Author(s): Hamilton A, Webb P
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The ever increasing demand to improve efficiency, raise pro-duction rates and reduce costs, whilst maintaining or improving quality, is driving the need for the automation of many manufacturing processes. Traditionally speaking, the default control measure for the risk manage-ment of automation in manufacturing has been the use of physical guards. Robot cell installations with physical guards can be difficult to deploy on some manufacturing assembly line. Given that these physical safeguard-ing measures separate the human operator from the moving robot, the work performed by robots is effectively detached from that performed by human operators. This can be a limitation on some flow lines where the human tasks cannot be completely separated from those of the robot. From a safety perspective, physical guards do not completely mitigate against the risk of injury due to a human trespassing the guarded area with the locks and interlocks engaged, or deliberately limiting their effec-tiveness through local process modifications.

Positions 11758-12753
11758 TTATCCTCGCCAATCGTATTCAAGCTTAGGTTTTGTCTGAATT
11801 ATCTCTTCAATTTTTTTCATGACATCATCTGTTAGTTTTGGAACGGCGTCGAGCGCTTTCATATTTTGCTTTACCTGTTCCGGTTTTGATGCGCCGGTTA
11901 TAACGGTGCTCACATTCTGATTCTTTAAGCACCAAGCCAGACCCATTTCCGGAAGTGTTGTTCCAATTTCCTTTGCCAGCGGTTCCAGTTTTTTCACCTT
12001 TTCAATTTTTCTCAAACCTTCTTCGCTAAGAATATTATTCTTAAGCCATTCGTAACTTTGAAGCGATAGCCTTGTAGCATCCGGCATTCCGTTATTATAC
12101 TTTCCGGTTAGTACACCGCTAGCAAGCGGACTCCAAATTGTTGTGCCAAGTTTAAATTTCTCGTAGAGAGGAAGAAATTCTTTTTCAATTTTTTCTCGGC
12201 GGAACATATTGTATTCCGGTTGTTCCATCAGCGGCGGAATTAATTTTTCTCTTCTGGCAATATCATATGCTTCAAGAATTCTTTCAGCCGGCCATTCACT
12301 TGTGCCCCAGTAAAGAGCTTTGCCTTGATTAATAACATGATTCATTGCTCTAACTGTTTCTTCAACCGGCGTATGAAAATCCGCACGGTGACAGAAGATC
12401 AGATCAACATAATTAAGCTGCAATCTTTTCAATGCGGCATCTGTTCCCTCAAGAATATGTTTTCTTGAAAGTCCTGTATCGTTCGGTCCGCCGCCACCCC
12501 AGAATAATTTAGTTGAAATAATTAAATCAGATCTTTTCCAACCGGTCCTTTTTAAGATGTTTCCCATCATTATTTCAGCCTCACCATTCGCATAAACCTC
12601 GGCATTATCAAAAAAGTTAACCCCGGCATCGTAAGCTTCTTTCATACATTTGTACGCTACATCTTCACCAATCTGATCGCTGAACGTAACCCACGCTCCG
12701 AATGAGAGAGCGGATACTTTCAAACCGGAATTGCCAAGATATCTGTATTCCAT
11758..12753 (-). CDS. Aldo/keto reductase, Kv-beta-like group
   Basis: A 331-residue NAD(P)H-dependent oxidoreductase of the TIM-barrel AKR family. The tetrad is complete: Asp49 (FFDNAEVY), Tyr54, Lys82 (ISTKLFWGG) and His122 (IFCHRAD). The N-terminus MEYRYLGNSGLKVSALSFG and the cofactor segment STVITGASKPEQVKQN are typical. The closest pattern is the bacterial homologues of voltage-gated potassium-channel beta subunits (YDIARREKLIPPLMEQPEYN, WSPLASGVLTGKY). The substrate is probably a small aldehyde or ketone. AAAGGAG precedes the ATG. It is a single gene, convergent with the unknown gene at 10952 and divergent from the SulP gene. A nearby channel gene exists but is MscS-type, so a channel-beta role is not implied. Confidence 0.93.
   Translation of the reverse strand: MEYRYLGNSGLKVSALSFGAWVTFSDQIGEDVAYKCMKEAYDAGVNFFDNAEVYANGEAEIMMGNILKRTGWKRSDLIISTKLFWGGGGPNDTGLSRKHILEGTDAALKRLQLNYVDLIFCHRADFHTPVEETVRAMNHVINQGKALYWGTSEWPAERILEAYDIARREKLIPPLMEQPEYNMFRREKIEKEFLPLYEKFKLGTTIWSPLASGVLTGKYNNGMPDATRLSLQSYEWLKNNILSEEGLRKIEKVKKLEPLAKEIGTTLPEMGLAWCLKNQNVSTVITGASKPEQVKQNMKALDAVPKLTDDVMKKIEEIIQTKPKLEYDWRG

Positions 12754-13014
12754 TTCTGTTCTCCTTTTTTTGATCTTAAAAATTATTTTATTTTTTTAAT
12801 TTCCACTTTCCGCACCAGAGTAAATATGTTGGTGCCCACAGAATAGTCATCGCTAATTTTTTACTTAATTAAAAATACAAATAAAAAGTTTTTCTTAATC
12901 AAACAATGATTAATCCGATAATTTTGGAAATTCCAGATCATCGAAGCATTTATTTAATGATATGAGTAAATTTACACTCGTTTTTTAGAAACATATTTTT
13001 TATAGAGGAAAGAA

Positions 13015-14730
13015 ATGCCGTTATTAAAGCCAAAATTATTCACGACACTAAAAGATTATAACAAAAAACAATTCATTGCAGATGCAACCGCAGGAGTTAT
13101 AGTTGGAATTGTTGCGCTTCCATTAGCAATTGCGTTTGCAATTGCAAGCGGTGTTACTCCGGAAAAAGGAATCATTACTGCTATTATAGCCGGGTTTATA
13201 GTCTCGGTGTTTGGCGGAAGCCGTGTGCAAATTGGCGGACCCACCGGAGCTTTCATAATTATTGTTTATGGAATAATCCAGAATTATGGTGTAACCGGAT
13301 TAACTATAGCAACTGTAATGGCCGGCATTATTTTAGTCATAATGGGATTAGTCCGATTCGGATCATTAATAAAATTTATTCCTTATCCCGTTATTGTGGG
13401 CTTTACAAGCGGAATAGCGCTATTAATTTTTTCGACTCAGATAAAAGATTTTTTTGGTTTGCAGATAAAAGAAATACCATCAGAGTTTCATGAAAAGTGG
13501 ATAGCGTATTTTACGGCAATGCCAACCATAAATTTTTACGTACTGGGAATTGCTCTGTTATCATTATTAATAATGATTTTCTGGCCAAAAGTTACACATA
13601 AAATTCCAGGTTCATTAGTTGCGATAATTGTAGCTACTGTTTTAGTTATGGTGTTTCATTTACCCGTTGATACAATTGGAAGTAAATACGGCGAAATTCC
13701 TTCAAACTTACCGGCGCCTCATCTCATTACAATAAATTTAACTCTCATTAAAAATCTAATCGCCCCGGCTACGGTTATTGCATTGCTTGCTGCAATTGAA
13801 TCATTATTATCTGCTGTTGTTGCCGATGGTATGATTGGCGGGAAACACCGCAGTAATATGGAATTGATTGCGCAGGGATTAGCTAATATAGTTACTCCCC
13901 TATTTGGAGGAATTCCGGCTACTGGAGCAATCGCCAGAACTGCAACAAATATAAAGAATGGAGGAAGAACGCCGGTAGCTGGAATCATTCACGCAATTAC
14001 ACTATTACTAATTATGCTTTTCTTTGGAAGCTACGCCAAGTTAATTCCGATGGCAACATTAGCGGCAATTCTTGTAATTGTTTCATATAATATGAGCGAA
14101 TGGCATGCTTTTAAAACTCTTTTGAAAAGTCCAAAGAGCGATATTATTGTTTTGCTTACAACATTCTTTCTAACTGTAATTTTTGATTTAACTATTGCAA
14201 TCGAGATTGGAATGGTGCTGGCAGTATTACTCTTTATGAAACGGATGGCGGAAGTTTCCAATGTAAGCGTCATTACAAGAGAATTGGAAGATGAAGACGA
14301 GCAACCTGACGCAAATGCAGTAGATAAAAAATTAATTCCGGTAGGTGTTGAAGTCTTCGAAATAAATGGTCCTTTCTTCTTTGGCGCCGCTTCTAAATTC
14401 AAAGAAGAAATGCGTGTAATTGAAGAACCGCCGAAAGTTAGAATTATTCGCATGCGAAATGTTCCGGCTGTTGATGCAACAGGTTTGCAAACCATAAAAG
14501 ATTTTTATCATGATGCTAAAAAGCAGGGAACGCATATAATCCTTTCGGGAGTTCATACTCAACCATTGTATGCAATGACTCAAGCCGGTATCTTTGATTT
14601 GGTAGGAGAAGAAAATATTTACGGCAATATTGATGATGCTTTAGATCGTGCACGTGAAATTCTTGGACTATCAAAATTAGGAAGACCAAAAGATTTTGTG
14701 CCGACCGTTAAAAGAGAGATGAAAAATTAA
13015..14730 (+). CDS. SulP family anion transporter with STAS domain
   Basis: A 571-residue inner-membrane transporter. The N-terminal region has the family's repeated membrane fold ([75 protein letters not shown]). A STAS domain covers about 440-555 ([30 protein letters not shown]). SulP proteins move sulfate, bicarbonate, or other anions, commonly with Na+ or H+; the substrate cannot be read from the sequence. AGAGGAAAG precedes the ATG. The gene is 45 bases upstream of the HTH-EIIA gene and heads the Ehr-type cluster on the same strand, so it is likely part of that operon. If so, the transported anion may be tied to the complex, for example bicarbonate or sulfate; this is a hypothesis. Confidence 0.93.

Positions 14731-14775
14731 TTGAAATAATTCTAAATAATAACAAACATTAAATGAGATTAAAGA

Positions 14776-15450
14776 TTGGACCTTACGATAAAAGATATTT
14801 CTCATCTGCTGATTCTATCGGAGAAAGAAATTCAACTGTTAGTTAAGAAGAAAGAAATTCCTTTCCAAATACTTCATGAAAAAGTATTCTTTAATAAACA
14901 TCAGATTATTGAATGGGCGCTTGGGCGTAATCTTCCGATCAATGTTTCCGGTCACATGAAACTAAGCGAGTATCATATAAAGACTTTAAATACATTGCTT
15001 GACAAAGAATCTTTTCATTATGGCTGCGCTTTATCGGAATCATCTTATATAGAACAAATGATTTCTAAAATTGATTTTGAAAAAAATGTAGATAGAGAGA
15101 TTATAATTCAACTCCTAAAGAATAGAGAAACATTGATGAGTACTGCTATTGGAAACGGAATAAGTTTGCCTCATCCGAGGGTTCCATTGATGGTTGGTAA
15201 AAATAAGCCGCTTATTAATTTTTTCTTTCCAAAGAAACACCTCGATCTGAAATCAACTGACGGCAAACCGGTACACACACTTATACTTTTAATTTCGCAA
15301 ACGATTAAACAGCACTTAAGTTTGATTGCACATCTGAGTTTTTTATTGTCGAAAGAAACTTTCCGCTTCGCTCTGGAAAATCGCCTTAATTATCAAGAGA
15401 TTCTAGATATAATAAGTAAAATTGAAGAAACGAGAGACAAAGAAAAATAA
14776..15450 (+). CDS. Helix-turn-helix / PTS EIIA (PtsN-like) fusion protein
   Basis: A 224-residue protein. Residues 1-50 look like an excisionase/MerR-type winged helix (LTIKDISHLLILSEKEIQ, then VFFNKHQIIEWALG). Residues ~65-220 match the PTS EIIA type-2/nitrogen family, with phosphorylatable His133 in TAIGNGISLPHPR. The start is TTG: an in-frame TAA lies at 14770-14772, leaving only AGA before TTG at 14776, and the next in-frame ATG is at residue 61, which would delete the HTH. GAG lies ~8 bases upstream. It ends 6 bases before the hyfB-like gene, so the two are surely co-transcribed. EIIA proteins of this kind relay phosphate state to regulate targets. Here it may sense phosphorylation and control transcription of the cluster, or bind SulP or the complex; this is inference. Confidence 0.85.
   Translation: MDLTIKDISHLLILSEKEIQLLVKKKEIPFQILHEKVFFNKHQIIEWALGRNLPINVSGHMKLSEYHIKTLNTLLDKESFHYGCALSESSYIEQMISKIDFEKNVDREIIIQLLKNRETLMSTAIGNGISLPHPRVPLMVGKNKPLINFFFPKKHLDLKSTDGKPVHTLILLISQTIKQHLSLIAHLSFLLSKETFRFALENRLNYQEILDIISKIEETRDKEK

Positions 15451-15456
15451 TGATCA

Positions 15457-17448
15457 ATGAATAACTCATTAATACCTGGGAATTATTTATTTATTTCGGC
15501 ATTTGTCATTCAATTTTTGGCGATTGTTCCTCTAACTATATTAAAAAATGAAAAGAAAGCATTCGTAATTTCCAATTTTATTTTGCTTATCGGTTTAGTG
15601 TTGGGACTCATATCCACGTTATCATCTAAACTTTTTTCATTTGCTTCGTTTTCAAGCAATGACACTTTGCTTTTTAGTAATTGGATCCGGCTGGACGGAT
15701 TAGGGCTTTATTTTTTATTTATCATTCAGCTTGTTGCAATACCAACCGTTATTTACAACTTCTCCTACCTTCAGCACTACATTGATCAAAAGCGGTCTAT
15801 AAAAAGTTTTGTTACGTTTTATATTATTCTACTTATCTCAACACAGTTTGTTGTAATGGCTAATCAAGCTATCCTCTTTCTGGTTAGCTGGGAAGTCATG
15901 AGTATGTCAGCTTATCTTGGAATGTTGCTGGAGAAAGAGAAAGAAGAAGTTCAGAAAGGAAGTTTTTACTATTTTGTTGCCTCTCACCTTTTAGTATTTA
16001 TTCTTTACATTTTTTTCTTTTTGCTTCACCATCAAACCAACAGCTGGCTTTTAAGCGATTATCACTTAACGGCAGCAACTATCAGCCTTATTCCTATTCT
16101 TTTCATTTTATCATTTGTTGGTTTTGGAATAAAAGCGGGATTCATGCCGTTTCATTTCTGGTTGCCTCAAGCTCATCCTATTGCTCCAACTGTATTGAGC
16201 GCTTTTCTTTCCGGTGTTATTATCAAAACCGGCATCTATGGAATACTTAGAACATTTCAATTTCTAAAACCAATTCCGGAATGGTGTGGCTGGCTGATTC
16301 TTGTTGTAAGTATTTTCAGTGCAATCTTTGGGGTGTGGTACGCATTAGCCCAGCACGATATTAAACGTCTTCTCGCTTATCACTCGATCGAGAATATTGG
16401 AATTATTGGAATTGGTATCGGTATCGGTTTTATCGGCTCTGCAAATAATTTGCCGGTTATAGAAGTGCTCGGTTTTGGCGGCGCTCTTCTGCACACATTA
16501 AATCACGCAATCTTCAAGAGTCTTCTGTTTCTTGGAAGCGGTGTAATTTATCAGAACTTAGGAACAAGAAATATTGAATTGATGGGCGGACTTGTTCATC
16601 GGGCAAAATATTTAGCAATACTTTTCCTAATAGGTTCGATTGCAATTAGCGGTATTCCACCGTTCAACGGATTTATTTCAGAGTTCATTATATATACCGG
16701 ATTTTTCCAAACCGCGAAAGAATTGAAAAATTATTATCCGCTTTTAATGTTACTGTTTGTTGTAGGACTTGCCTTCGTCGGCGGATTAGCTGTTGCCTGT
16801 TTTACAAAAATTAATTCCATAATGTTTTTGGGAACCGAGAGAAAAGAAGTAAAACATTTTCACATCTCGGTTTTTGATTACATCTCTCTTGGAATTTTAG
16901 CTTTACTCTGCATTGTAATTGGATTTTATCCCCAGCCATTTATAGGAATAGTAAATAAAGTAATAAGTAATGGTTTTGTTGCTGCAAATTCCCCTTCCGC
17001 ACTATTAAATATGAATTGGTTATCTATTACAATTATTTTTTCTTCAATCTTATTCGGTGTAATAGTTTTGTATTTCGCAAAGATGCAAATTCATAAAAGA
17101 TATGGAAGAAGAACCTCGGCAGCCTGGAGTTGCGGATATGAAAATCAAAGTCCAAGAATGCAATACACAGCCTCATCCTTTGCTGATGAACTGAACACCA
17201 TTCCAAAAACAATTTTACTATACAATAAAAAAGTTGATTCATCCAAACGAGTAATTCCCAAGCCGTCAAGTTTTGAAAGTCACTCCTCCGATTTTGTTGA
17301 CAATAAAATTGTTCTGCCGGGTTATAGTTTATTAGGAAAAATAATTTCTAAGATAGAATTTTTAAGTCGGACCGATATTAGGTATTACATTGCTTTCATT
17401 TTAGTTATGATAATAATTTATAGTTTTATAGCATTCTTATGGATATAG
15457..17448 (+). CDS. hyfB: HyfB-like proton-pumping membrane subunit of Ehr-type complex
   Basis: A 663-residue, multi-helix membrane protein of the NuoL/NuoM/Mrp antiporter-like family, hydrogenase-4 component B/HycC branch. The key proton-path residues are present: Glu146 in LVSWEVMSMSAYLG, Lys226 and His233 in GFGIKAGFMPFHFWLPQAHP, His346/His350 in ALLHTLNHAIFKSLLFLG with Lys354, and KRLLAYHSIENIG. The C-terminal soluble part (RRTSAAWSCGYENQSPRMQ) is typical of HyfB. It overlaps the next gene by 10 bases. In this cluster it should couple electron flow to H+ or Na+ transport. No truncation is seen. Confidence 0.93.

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This article was published in Safety-Critical Systems Symposium
and referenced in Advances in Robotics & Automation